By Amy Nicholson
By LA Weekly critics
By Zachary Pincus-Roth
By Amy Nicholson
By Amy Nicholson
By Amanda Lewis
By Amy Nicholson
By Anthony D'Alessandro
I asked Desplechin if he ever felt overwhelmed by the omnipresence of American culture. He smiled and took a drag on his Chesterfield cigarette. Perhaps he‘d been asked this question before. ”My favorite novelist is Philip Roth, my favorite painter is Jackson Pollock, my favorite singer is Mary J. Blige, and my favorite living film director is Francis Ford Coppola,“ he said.
Coming from the director of My Sex Life . . ., a film its creator frankly admitted was intended to be ”the most French film imaginable,“ this was quite a statement. But perhaps it wasn’t so surprising. In one way or another, it was a statement I would hear from practically every director in France I spoke to. Ask Benoit Jacquot about the inspiration for his film Seventh Heaven, and he‘d tell you he got the idea from watching Otto Preminger’s Whirlpool. Ask Catherine Breillat about her film 36 Fillette, and she‘d tell you it was inspired by Elia Kazan’s Baby Doll. Listen to one French director (Anne Fontaine) tell you how much she despised The Matrix -- ”It‘s emblematic of these kinds of American movies that are very well done, very clean, and very empty. It’s too complicated, and too simple at the same time“ -- and you could be sure that another (Breillat) would not only tell you that she adored it, but that it had a carefully hidden Scientological subtext as well -- a major reason, she assured me, for its success, even if nobody mentioned it. (Breillat had seen the film several times, always on planes, and had analyzed it carefully.)
The French like American films, have always liked American films, and are almost comically reverential toward certain American filmmakers, like Clint Eastwood and Woody Allen. But is there any reciprocity? How much appreciation do American filmmakers and filmgoers feel for what French filmmakers are doing? Tavernier had an answer for that question. In the past, he told me, American directors used to be interested in what the French were up to, but not anymore. The current generation of American film directors ”couldn‘t give a damn about us,“ he announced with considerable bitterness. ”They despise us. They ignore us. For them we are nothing.“
I pointed out that Quentin Tarantino was a big fan of French movies, and had even named his production company after a Godard film.
Tavernier conceded that this was true. Tarantino always called him up when he was in Paris, he said, and the two of them would talk movies nonstop for hours. Martin Scorsese the same. And just the other day Harvey Keitel had been on the phone raving about Tavernier’s World War I epic Capitaine Conan (he was amazed at how little it had cost). Steven Soderbergh -- ”Here is a director who I love,“ said Tavernier, in his excellent and always dramatic English -- was another admirer. But these, Tavernier claimed, were exceptions. The overall prognosis was bleak.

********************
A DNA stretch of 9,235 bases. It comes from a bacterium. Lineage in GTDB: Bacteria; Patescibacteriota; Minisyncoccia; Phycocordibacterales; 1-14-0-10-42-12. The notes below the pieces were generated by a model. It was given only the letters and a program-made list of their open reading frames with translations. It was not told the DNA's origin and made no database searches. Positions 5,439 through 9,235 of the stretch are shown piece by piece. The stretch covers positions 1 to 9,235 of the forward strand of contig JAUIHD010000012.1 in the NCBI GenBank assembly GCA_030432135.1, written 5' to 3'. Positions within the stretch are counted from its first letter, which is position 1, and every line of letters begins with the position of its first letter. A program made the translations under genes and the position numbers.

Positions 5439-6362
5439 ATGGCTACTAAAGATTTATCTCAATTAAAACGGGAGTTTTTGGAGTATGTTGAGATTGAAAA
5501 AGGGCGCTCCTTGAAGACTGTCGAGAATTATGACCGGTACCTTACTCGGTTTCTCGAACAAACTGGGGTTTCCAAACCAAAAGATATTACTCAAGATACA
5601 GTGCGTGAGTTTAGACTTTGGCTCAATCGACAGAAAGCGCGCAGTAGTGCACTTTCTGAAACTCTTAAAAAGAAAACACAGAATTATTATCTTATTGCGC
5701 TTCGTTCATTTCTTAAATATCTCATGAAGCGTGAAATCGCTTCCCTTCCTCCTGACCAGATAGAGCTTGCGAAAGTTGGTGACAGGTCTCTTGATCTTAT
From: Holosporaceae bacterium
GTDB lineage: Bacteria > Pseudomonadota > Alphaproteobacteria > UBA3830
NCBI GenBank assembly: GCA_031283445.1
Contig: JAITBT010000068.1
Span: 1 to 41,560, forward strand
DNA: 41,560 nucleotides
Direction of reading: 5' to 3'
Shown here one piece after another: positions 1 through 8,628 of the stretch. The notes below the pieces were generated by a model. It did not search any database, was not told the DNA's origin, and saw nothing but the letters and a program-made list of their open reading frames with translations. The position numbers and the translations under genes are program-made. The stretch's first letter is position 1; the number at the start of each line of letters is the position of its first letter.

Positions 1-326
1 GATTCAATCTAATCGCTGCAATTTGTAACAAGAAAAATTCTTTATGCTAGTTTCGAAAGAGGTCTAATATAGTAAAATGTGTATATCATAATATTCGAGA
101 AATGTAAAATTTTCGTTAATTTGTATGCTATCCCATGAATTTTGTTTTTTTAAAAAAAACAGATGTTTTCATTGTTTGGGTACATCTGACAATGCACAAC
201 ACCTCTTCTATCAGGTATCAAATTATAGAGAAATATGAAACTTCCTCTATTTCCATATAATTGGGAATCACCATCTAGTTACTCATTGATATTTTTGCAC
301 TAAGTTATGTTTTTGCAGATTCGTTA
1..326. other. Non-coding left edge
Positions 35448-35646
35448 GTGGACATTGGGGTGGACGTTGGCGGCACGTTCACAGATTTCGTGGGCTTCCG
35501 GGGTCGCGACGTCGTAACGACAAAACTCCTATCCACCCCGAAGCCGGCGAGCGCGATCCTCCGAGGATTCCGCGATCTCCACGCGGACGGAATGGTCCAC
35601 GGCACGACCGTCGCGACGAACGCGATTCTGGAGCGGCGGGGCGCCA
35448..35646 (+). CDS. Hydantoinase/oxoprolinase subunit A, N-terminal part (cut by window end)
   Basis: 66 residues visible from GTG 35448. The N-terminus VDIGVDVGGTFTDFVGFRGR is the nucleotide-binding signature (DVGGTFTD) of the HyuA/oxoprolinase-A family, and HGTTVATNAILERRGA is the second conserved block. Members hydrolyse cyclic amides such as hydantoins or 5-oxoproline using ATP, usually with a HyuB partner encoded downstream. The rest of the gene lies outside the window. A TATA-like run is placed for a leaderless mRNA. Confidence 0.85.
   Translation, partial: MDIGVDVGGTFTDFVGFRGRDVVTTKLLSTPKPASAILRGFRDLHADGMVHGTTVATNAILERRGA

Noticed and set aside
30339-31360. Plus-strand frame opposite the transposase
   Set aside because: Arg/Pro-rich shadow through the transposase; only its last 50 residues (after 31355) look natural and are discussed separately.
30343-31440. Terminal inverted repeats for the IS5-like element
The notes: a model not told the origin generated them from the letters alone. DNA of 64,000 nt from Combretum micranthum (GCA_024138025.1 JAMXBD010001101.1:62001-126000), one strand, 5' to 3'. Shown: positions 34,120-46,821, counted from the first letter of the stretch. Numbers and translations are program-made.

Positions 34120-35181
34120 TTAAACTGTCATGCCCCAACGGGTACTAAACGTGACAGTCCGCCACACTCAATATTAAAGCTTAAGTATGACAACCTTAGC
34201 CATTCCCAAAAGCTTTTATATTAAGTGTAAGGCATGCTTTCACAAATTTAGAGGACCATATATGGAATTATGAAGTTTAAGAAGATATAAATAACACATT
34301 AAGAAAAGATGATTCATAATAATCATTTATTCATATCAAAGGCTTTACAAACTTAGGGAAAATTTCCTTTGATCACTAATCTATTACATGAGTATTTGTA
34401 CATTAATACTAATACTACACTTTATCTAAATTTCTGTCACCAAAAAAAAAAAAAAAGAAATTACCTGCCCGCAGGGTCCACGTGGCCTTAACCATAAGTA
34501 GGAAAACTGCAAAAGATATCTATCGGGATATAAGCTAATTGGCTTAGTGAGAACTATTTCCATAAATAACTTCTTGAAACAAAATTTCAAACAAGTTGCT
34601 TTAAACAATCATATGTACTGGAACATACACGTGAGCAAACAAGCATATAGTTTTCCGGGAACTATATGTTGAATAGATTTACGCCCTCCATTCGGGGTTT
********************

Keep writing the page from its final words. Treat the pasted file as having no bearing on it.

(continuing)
And Tavernier was only talking about the directors. Where things got really bad -- where the ”reciprocity“ almost vanished -- was with the audiences. French and other foreign films continue to draw crowds in the States, but they have lost a lot of ground and cachet to the independents. In effect, we produce our own foreign films now, just as we produce our own wine, and to confess that you go to real foreign films with subtitles and all that is often to invite a look laden with a certain amount of irony. This may be particularly true in the case of French films, because French films don‘t pander to American tastes. Far from capitulating to market forces, they ignore them. In this, they are simply continuing a long French tradition. As Benoit Jacquot put it (somewhat hyperbolically):
”Who invented cinema and where? Cinema is a French invention. Afterward it became an American industry, but first it was a French invention. So the world cinema is divided between the invention and the industry. The industry is in the States, and the invention, in all senses, is in France. I think French [filmmakers] try to invent cinema with each film in a very particular way. In the States, each film has to make more money, but some American films are very inventive, and some French films are very artistic but make a lot of money. So we are not so far apart as we might think.“
It’s one thing if Americans have lost interest in French movies; what really worries the French Ministry of Culture types is that French audiences may be losing interest, too. Anne Fontaine, the director of the wonderfully droll Augustin and the disturbing psychosexual drama Dry Cleaning, spoke of younger French audiences as being almost an automatic write-off. Only 39 herself (and one of a growing number of women directors, of whom France has more than any other country), she thinks that the under-35 audience is no longer attuned to the rhythms of most French cinema. ”Young people are growing up with the Internet and with American movies like The Matrix, which they love,“ she told me, puffing on a cigarette in her apartment. ”We are not very good in French cinema at action. We are better at psychology. French movies are very alive, there are lots of very interesting directors, but it‘s very difficult for the producers, because they can’t produce big hits.“
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